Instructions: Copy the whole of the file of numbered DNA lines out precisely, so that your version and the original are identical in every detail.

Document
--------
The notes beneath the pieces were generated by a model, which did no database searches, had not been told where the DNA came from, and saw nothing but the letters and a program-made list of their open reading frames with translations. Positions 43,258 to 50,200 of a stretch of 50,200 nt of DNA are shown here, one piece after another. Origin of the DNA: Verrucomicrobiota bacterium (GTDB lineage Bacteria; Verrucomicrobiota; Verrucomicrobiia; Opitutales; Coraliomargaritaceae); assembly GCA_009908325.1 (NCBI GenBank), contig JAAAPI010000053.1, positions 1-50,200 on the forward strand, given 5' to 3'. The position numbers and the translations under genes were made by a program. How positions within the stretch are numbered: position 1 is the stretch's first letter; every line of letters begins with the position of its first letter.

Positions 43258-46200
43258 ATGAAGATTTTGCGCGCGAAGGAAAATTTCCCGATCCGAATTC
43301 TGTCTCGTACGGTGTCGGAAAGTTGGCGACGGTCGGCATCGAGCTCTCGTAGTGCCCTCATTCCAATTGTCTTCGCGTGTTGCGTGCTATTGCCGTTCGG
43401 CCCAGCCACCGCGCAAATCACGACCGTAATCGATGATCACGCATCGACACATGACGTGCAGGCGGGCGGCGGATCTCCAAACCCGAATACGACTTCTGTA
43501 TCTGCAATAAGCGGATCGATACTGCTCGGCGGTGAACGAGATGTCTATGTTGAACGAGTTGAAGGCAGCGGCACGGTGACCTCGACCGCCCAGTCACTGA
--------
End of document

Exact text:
The notes beneath the pieces were generated by a model, which did no database searches, had not been told where the DNA came from, and saw nothing but the letters and a program-made list of their open reading frames with translations. Positions 43,258 to 50,200 of a stretch of 50,200 nt of DNA are shown here, one piece after another. Origin of the DNA: Verrucomicrobiota bacterium (GTDB lineage Bacteria; Verrucomicrobiota; Verrucomicrobiia; Opitutales; Coraliomargaritaceae); assembly GCA_009908325.1 (NCBI GenBank), contig JAAAPI010000053.1, positions 1-50,200 on the forward strand, given 5' to 3'. The position numbers and the translations under genes were made by a program. How positions within the stretch are numbered: position 1 is the stretch's first letter; every line of letters begins with the position of its first letter.

Positions 43258-46200
43258 ATGAAGATTTTGCGCGCGAAGGAAAATTTCCCGATCCGAATTC
43301 TGTCTCGTACGGTGTCGGAAAGTTGGCGACGGTCGGCATCGAGCTCTCGTAGTGCCCTCATTCCAATTGTCTTCGCGTGTTGCGTGCTATTGCCGTTCGG
43401 CCCAGCCACCGCGCAAATCACGACCGTAATCGATGATCACGCATCGACACATGACGTGCAGGCGGGCGGCGGATCTCCAAACCCGAATACGACTTCTGTA
43501 TCTGCAATAAGCGGATCGATACTGCTCGGCGGTGAACGAGATGTCTATGTTGAACGAGTTGAAGGCAGCGGCACGGTGACCTCGACCGCCCAGTCACTGA